Like the old gatekeepers, the engineers who write the new gatekeeping code have enormous power to determine what we know about the world. But unlike the best of the old gatekeepers, they don’t see themselves as keepers of the public trust. There is no algorithmic equivalent to journalistic ethics.

Mark Zuckerberg, Facebook’s chief executive, once told colleagues that “a squirrel dying in your front yard may be more relevant to your interests right now than people dying in Africa.” At Facebook, “relevance” is virtually the sole criterion that determines what users see. Focusing on the most personally relevant news — the squirrel — is a great business strategy. But it leaves us staring at our front yard instead of reading about suffering, genocide and revolution.

There’s no going back to the old system of gatekeepers, nor should there be. But if algorithms are taking over the editing function and determining what we see, we need to make sure they weigh variables beyond a narrow “relevance.” They need to show us Afghanistan and Libya as well as Apple and Kanye.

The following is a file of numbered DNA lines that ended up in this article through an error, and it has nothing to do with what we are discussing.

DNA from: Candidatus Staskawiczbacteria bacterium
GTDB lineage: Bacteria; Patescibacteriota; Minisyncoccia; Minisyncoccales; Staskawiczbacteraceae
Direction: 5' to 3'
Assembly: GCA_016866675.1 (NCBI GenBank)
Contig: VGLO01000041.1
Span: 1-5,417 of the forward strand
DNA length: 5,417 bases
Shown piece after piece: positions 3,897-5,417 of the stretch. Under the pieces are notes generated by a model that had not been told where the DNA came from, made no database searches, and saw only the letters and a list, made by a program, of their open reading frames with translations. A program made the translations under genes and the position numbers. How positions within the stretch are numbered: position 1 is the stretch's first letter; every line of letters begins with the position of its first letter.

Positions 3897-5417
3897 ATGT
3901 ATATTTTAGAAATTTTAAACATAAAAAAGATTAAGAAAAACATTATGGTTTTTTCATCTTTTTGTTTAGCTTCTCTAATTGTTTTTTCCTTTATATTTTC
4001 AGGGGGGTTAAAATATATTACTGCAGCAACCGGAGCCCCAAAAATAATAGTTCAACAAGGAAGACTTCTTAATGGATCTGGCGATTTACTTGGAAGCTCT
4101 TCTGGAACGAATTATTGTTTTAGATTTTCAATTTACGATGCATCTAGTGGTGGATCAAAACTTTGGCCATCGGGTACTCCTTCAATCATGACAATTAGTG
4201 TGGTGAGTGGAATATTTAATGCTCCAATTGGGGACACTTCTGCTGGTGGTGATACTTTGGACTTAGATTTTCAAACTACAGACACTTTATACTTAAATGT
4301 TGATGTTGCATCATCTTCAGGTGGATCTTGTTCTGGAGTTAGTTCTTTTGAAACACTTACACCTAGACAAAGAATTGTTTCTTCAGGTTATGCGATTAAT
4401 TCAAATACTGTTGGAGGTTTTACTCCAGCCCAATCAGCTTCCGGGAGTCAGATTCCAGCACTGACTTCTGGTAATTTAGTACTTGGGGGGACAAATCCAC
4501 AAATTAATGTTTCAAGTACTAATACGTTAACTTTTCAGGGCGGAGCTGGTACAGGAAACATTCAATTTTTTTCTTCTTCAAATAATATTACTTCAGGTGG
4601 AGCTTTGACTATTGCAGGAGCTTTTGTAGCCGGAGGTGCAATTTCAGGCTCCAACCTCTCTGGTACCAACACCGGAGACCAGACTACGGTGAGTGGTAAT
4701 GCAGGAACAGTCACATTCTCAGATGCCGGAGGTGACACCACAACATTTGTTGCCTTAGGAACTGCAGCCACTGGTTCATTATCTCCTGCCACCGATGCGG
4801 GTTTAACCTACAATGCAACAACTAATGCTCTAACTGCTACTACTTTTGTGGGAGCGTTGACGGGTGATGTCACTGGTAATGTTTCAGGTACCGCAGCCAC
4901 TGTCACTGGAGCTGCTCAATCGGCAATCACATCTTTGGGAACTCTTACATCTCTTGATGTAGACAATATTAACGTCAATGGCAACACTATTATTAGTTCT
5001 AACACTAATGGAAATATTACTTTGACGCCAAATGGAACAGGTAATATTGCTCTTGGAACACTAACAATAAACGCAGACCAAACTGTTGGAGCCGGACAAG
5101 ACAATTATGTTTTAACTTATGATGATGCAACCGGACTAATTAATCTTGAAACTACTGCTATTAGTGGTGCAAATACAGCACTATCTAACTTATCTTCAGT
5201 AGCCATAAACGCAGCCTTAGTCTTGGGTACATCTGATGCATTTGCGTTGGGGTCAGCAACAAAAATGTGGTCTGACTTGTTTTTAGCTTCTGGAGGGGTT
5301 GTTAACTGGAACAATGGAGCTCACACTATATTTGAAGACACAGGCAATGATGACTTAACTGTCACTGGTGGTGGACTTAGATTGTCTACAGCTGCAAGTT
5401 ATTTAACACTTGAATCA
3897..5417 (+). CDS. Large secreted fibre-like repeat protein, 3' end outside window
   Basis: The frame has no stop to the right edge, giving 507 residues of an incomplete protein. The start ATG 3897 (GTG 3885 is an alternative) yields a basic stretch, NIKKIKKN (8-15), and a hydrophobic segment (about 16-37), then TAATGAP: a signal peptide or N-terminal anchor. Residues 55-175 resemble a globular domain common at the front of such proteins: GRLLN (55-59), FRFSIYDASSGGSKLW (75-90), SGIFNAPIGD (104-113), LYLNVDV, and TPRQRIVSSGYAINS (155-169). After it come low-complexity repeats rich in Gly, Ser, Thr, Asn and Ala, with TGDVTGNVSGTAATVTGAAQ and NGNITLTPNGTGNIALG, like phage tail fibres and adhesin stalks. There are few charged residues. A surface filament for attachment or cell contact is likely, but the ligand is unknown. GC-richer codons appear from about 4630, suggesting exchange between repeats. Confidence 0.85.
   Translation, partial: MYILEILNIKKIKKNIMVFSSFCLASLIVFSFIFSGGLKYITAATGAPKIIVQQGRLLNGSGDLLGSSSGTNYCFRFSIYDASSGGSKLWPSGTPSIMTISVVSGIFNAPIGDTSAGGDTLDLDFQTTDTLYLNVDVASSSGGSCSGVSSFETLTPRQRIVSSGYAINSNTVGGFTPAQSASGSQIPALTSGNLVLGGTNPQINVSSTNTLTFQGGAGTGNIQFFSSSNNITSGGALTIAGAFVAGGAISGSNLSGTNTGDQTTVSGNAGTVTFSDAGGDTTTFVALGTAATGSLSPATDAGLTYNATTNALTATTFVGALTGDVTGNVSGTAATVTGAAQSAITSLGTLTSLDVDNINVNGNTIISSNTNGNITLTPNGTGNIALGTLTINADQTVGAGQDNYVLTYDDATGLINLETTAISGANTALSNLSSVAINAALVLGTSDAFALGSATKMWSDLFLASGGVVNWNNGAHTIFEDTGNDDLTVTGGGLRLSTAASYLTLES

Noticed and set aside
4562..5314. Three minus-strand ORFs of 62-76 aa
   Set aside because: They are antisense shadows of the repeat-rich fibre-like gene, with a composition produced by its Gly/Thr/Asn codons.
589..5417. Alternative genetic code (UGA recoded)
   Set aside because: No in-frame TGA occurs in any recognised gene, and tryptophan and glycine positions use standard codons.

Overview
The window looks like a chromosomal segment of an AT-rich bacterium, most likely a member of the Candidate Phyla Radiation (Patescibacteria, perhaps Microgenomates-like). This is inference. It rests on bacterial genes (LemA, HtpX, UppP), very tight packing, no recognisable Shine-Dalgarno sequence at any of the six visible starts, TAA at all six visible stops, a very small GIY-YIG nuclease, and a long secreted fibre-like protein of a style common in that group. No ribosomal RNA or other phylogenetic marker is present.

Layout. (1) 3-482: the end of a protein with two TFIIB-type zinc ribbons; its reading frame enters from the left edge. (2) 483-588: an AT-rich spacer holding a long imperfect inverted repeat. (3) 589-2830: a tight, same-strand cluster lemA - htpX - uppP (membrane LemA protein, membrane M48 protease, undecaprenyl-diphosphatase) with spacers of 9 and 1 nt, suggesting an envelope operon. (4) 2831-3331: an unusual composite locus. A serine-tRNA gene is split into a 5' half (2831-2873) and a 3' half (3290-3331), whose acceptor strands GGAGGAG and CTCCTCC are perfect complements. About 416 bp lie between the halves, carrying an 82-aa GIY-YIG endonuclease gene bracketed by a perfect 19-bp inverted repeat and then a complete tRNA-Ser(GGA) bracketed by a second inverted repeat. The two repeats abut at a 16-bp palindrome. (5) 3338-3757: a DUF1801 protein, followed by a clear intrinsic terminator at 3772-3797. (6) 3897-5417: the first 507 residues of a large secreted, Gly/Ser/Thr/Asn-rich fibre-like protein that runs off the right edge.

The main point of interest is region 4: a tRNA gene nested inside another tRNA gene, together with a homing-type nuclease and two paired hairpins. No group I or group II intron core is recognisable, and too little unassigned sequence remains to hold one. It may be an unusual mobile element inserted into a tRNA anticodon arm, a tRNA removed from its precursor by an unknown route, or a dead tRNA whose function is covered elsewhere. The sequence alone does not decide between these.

Companies that make use of these algorithms must take this curative responsibility far more seriously than they have to date. They need to give us control over what we see — making it clear when they are personalizing, and allowing us to shape and adjust our own filters. We citizens need to uphold our end, too — developing the “filter literacy” needed to use these tools well and demanding content that broadens our horizons even when it’s uncomfortable.